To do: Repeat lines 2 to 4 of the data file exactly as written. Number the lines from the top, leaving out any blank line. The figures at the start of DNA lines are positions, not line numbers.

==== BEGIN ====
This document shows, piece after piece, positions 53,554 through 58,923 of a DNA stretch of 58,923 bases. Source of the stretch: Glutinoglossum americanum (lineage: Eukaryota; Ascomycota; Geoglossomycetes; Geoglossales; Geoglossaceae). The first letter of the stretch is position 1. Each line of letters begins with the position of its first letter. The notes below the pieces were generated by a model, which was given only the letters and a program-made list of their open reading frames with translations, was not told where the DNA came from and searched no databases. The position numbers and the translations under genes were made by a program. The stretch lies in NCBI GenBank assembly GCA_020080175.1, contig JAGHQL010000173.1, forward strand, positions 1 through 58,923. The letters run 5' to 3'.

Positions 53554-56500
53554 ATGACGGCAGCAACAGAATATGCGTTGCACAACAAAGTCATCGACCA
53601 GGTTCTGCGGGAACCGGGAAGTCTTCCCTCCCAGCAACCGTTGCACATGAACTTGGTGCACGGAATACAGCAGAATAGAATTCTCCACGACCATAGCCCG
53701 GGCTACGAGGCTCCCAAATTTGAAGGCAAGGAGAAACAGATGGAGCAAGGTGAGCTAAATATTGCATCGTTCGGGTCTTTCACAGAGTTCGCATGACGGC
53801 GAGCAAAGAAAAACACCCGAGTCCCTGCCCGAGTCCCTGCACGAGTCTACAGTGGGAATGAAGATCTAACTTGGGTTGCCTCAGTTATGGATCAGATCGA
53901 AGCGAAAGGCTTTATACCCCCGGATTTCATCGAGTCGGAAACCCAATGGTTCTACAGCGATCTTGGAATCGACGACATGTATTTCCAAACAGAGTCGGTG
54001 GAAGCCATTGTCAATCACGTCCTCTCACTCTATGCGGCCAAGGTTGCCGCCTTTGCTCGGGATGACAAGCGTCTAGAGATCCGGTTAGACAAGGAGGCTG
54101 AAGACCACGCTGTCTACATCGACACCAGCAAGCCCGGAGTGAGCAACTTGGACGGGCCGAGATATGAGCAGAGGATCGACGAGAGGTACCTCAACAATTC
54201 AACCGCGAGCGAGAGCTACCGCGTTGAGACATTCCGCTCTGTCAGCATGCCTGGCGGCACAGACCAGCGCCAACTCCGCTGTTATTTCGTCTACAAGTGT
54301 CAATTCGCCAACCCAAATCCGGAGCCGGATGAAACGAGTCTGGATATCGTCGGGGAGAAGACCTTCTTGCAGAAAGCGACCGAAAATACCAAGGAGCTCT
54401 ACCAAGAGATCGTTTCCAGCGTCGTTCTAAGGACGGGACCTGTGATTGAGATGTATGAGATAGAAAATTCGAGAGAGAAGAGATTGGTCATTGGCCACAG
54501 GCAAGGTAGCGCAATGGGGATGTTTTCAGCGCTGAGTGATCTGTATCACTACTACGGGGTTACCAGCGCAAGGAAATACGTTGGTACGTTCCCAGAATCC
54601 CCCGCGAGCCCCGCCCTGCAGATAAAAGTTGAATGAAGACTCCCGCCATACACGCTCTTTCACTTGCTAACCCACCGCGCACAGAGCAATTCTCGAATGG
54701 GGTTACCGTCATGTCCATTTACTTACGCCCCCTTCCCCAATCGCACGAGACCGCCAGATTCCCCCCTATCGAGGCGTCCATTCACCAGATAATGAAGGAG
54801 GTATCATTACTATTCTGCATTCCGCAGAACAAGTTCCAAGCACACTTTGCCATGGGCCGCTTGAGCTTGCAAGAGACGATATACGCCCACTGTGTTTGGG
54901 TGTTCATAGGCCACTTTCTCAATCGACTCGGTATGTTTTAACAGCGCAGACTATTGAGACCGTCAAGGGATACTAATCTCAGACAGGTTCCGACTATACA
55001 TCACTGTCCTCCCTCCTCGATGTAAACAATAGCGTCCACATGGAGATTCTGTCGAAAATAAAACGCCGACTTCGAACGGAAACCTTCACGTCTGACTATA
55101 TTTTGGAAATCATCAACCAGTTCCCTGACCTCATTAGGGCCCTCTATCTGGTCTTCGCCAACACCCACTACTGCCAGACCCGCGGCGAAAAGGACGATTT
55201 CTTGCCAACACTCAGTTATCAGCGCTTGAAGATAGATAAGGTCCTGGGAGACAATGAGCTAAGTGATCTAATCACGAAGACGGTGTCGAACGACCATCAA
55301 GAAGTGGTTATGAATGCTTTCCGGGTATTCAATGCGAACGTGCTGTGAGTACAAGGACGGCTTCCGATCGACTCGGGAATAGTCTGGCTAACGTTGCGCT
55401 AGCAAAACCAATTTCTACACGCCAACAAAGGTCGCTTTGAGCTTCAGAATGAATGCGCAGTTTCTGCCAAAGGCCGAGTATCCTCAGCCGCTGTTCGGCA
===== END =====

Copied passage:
Positions 53554-56500
53554 ATGACGGCAGCAACAGAATATGCGTTGCACAACAAAGTCATCGACCA
53601 GGTTCTGCGGGAACCGGGAAGTCTTCCCTCCCAGCAACCGTTGCACATGAACTTGGTGCACGGAATACAGCAGAATAGAATTCTCCACGACCATAGCCCG